Utopia for Realists
And How We Get There

Rutger Bregman tr. Elizabeth Manton, 2017

When you think of the Dutch, mountain ranges are rarely the first thing that comes to mind. Yet that was the image I was left with at the end of Utopia for Realists, a policy manifesto by the Dutch journalist Rutger Bregman. A vast alpine landscape, plummeting ravines and soaring peaks, with every summit marked by a small flag flapping defiantly in the face of the winds of the world.

At the risk of suffocating the analogy by explaining it, the altitudes of these mountains correspond to the quality of Utopia as it progresses and the flags to the citations. While Utopia is a decent agglomeration of a great deal of important work, Bregman has, as far as I can tell, absolutely nothing of original value to add and the farther we get from the crests of the work of others, the worse the scenery and more treacherous the territory.

Billed as a bold policy compendium, the ideas in Utopia essentially boil down to Universal Basic Income (more than a third of the book), a shorter workweek, and a global relaxation of border controls, plus a few epicyclic extensions of these. All good ideas in their own right, but all better elucidated elsewhere, by actual researchers. More to the point, none particularly radical. Indeed, the policies, their histories, and even much of the evidence Bregman cites should all be thoroughly familiar to any reader whose revolutionary education extends no further than the opinion pages of a few large newspapers. Despite Bregman's self-praise for his apparently radical thinking, policies that have been detailed on the front cover of The Economist are not shockingly unthinkable.

If these ideas form the brittle skeleton of Utopia, it's the meat of the beast that's truly diseased. The stated mission of the book is the search for utopia, the belief that our society should strive for true greatness. The problem is that Bregman's aspirational utopianism quickly gives way to methodological utopianism, leaving the book little more than a masterclass in confirmation bias. While Bregman praises the work of Esther Duflo and the Abdul Latif Jameel Poverty Action Lab (an organisation that I'm absolutely enamoured with) on the importance of statistical rigour and honesty in empirical policy, he fails to take heed of their lessons at any other point in the book, as he races through the headline results of any finding that supports him without the slightest pause for skepticism or closer examination. Besides the undergraduate statistical errors, Bregman resolutely refuses to consider any single result that casts a shadow on his plans. Towards the end of the book, Bregman even offers a brief aside on the dangers of confirmation bias, mentioning a single time he saw a newspaper headline that didn't fit his beliefs about shorter work weeks (importantly, this is not mentioned until over 100 pages after the chapter on the subject) and where the primary lesson appears to be how adroitly he was able to dismiss the conclusion without even needing to read the paper. "Watch out for those who would lead you astray" is advice for children and fanatics, certainly not for policy writers who were praising the virtues of unsentimental empiricism not twenty pages earlier.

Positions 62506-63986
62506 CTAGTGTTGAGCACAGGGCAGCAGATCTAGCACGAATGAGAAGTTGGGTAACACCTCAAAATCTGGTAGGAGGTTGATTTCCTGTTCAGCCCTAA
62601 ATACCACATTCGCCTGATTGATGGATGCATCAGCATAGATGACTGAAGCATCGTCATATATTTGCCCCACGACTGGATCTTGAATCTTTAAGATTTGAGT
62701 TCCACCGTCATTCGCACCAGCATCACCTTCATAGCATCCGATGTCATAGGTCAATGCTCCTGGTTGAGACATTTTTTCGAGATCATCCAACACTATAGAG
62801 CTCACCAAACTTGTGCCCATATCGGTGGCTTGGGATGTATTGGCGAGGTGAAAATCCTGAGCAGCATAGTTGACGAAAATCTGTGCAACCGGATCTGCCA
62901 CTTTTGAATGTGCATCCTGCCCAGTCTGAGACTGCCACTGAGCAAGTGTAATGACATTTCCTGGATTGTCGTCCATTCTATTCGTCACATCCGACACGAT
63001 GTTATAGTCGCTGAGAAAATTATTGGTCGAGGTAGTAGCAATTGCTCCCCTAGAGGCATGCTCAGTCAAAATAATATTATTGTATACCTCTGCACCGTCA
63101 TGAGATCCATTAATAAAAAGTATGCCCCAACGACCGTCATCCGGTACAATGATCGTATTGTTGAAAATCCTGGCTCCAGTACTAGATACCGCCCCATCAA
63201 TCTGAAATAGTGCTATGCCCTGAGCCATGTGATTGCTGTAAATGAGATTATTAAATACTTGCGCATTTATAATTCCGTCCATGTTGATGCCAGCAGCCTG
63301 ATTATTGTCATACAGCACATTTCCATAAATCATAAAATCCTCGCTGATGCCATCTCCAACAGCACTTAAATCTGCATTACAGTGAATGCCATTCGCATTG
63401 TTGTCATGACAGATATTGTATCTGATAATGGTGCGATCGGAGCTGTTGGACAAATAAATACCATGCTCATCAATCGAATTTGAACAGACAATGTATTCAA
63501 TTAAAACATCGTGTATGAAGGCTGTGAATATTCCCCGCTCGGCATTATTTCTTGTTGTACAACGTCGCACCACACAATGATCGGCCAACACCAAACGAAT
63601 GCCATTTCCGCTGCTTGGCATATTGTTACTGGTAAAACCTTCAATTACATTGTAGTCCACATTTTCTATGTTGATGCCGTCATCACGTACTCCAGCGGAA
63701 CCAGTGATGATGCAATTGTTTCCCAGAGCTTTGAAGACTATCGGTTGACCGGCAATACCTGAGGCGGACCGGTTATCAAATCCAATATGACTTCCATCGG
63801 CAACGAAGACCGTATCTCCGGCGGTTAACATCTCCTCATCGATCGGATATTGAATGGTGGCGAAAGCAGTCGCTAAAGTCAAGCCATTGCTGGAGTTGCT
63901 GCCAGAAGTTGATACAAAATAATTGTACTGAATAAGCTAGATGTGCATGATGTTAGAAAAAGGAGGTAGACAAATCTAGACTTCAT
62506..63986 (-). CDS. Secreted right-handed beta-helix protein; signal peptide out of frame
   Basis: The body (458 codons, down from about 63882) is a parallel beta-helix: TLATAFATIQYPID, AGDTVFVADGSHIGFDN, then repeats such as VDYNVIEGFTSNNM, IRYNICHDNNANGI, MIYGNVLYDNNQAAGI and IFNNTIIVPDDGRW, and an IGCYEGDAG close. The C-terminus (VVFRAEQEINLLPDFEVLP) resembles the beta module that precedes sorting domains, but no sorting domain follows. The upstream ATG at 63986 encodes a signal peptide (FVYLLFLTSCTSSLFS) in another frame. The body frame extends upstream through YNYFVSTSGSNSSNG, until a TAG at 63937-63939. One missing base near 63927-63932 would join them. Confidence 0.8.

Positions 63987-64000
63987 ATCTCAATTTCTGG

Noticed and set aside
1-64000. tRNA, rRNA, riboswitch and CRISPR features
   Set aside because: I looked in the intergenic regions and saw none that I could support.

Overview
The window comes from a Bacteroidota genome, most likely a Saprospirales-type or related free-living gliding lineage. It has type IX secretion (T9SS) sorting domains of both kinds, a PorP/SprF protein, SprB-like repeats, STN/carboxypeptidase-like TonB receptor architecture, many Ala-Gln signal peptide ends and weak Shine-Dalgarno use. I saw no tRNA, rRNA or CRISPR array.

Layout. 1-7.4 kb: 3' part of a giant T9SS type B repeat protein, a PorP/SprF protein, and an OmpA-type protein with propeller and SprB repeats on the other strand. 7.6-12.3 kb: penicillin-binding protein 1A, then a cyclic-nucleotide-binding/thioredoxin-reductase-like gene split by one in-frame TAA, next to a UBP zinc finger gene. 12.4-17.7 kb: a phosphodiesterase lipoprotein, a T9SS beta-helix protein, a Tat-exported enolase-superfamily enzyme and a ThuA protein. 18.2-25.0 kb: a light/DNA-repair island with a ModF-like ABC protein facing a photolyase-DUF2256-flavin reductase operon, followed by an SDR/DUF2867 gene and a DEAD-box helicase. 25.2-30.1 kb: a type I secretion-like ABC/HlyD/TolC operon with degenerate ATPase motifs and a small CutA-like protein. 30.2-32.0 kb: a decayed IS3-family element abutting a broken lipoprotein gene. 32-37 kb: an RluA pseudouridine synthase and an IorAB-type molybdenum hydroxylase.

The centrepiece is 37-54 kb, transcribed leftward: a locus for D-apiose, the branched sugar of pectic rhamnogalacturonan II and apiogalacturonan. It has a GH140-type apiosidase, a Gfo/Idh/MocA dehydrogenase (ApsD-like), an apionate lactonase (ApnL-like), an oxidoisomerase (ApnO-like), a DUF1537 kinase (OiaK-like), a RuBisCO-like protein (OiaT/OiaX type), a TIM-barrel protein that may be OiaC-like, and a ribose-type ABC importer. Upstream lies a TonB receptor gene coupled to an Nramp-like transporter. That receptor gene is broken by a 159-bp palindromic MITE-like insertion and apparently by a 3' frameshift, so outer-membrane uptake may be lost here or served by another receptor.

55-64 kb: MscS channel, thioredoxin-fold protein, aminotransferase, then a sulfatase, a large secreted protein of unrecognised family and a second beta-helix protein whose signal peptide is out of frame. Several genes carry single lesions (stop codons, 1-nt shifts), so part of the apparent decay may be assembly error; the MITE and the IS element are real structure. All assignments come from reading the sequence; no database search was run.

It's these contradictions that are the most damning feature of the book. While oversimplification may not appeal to me (nor, I suspect, to most of the audience here), it does serve some purpose when we live in democracies where nearly 40% of adults are functionally illiterate. But Utopia is not a TED talk where a researcher simplifies their work to suit the format. Rather, the frequent contradictions show that Bregman doesn't really grok the logic of the policies that he's peddling and leave the impression that Utopia for Realists is little more than a scrapbook of newspaper op-eds that Bregman agrees with. His original contributions largely amount to the opening and closing exhortations to 'dream big' and 'reach for the stars' when setting public policy, chapters roughly as visionary as a boilerplate high school graduation speech.

More than once, Bregman repeats Hugo's quote, On résiste à l'invasion des armées; on ne résiste pas à l'invasion des idées. Nothing is more powerful than an idea whose time has come. And Bregman is right to do so. These are good policies, policies whose time has come. They deserve more attention. They deserve to be called from the peaks of mountain ranges. They deserve better than this book.

As a rule, I don't like to read other reviews of a book before writing my own. I find it keeps my thoughts clear. However, this time I did come across a breathless review in The Guardian while looking for some biographical details about Bregman. The reviewer, Andrew Anthony, correctly pinned Bregman as "a hybrid that’s reminiscent of the New Yorker’s Malcolm Gladwell". Utopia for Realists is a book for people who read that as a compliment.

The cover image is a photograph of the Himalayas, taken from aboard the International Space Station. Courtesy of NASA.